Longform

A New Times Art Critic Reconnects with Underground Comic Icon Joyce Farmer, the Person Who First Inspired Her to Be One

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"It was either that or Detroit," she says.

"We bought a house right away with a hundred dollars down and the G.I. Bill in Moon Valley for $13,500 and then we got an air conditioner, so it made it $14,500 . . . We were the tops in our tract.

"We paid extra to get cork-looking floors — it was still asbestos tile. I didn't have to clean mine much because it was the same color as the dirt outside. I was never a big housekeeper," she says.

Joyce couldn't drive a car when she first came to town, mainly because her husband "told me I was mentally unfit to drive because I was too nervous and high-strung. I thought otherwise because there are lots of drivers out there that were as nuts as I was.

"I was a stay-at-home mom, doing crossword puzzles and reading Agatha Christie until there weren't any more at the grocery store that I hadn't read. Then I realized I was totally bored." That's when she began reading Boris Pasternak's Doctor Zhivago, Dostoyevsky's The Idiot, and Tolstoy's War and Peace.

"I started to realize there was life after Phoenix beyond the Black Canyon Highway, which was about as far as I could get on foot."

Joyce secretly appropriated money out of her weekly grocery allowance to pay for driving lessons and eventually got her license. When she proudly presented it to her husband one day, he responded, "You're not going to need me anymore," she recalls. "And that turned out to be quite true, but I hadn't thought of it before."

Several months later, she left him and moved into an apartment at the Turney Twilighter on Seventh Street, taking her 5-year-old son with her, and got a job as a file clerk at an insurance agency. By that time, Joyce was unabashedly displaying that wacky sense of humor that would characterize her art later on. "I had a copy of Mein Kampf on my desk at work and was finally asked to put it away," she says. "I never read it and only had it there to see people's reactions."

On the first day of the Watts riots in 1965, an event that is immortalized in Special Exits, Joyce Farmer returned to Los Angeles, not sure her parents, who lived in the riot zone, were even alive.


Despite its current popularity, the graphic novel has been around for centuries. Basically, the term "graphic novel" is just a fancy name for a long narrative, whether fictional or factual, illustrated with drawings and/or paintings and text. Medieval scribes created minutely detailed illuminated manuscripts that told tales from both Old and New Testaments. Pre-Columbian Aztecs produced bark paper codices with both pictures and text tracing their tribal history and social customs. Well before late-20th-century manga hit the comic book scene, the Japanese were using ink-painted images with text on scrolls back in the 12th century. William Hogarth's A Rake's Progress (1735), a portfolio of printed engravings based on paintings that feature the moral fall of a young man into the abyss of drink, prostitution and gambling, ending with his incarceration in an insane asylum, could be considered an early graphic novel.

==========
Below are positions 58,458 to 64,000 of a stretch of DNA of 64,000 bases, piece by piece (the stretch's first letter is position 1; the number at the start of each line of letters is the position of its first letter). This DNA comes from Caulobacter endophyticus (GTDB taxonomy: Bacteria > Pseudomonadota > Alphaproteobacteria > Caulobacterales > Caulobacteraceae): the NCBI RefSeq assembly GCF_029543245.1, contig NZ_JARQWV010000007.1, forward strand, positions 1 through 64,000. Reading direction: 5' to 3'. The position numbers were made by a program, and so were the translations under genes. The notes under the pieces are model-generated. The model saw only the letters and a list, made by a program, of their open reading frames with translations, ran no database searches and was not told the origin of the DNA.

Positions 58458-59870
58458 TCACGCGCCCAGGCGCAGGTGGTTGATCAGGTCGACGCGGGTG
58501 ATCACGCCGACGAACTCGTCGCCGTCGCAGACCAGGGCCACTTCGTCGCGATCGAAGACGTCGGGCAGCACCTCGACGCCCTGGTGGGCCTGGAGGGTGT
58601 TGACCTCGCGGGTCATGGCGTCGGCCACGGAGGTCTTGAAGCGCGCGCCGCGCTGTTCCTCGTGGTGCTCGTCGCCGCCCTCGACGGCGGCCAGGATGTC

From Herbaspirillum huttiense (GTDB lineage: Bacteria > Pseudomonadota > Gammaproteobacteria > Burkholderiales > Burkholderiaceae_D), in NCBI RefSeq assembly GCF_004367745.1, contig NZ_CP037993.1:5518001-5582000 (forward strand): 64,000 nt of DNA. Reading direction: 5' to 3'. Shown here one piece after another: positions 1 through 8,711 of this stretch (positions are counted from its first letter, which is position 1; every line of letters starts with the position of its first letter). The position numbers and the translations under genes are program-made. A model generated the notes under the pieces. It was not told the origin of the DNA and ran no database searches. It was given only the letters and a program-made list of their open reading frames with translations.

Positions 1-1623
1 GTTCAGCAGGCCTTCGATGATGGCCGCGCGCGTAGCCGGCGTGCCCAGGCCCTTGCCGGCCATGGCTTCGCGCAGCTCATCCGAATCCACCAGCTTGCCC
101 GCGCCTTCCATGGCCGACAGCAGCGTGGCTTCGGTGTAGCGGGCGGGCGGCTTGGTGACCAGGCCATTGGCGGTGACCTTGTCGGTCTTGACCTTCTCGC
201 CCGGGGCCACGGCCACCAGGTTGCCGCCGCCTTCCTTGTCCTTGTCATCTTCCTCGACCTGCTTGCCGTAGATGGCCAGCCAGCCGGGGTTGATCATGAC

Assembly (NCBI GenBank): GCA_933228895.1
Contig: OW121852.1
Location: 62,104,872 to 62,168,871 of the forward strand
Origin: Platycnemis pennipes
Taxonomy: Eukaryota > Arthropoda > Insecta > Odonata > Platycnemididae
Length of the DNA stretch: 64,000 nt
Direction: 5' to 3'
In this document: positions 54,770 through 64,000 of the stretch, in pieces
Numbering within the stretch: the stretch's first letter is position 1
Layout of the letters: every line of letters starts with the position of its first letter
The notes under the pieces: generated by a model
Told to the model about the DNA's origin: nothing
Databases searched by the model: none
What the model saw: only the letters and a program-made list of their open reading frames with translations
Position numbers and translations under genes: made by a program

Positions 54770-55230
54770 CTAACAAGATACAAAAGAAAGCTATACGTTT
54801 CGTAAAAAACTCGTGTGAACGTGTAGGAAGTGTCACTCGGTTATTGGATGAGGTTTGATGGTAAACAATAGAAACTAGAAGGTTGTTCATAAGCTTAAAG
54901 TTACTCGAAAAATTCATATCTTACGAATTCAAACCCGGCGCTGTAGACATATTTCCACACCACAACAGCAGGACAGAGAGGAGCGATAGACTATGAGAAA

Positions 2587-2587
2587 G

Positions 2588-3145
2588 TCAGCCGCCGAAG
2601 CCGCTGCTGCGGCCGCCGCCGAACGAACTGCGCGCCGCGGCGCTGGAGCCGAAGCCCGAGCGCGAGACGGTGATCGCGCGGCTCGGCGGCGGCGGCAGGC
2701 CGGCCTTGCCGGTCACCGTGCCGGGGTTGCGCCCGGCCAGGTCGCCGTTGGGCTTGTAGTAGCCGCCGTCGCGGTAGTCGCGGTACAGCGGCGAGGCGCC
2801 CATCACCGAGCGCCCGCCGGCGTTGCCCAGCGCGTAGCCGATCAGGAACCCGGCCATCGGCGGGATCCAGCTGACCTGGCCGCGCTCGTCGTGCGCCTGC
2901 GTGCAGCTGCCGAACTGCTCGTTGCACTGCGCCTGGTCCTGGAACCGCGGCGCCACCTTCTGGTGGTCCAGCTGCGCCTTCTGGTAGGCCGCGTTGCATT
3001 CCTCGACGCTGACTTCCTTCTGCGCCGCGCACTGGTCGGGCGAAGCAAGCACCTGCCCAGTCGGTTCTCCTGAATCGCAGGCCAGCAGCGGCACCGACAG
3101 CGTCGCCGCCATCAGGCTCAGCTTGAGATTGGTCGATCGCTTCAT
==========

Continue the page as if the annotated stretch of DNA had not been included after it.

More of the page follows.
According to Stan Tychinski in A Brief History of the Graphic Novel, the title of the first modern graphic novel might be awarded to a book containing The Yellow Kid comic strips, put out by the Hearst newspaper syndicate in 1897. In the United States, the 1920s and '30s saw the rise of cheap, but lavishly illustrated, pulp paperbacks based on war stories, Westerns, and science fiction. In 1933, M.C. Gaines created his own comic book, New Funnies, a compilation of daily newspaper comic strips. Later that year, Detective Dan, the first completely original comic book, was published by Humor Publications.

In the late '30s and '40s, the public was introduced to its first superhero comics, while the late 1940s and '50s would usher in the era of crime and horror comics, as well as luridly graphic romance potboilers. Underground comics came to the fore in the mid-1960s, reaching an apex in the '70s; they capitalized on sex, youth culture, drugs, and violence, together with contentious social and political issues that had divided the country, including civil rights and the Vietnam War,

The 1980s seemed to be the time when eminently serious subject matter became fodder for graphic novels. Art Spiegelman's Maus: A Survivor's Tale (1986, 1991), the story of Spiegelman's father, a Polish Jew and Holocaust survivor, is a classic graphic novel of great import, both historically and personally. Lately, graphic novels have taken on a number of equally heavy biographical subjects. For example, Fun Home: A Family Tragicomic, by Alison Bechdel, deals head on with a father's homosexuality, pedophilia, and suicide and a daughter's coming of age as a lesbian. Persepolis, by Marjane Satrapi, is a gripping memoir of a girl's youth in Iran during the Iranian Revolution, while The Ride Together, by siblings Paul and Judy Karasik, grapples with the lasting effect of severe autism on a family. And in a major turnabout, Robert Crumb's recent Book of Genesis includes elaborate illustrations to accompany every word of the first book of the Bible.

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Kathleen Vanesian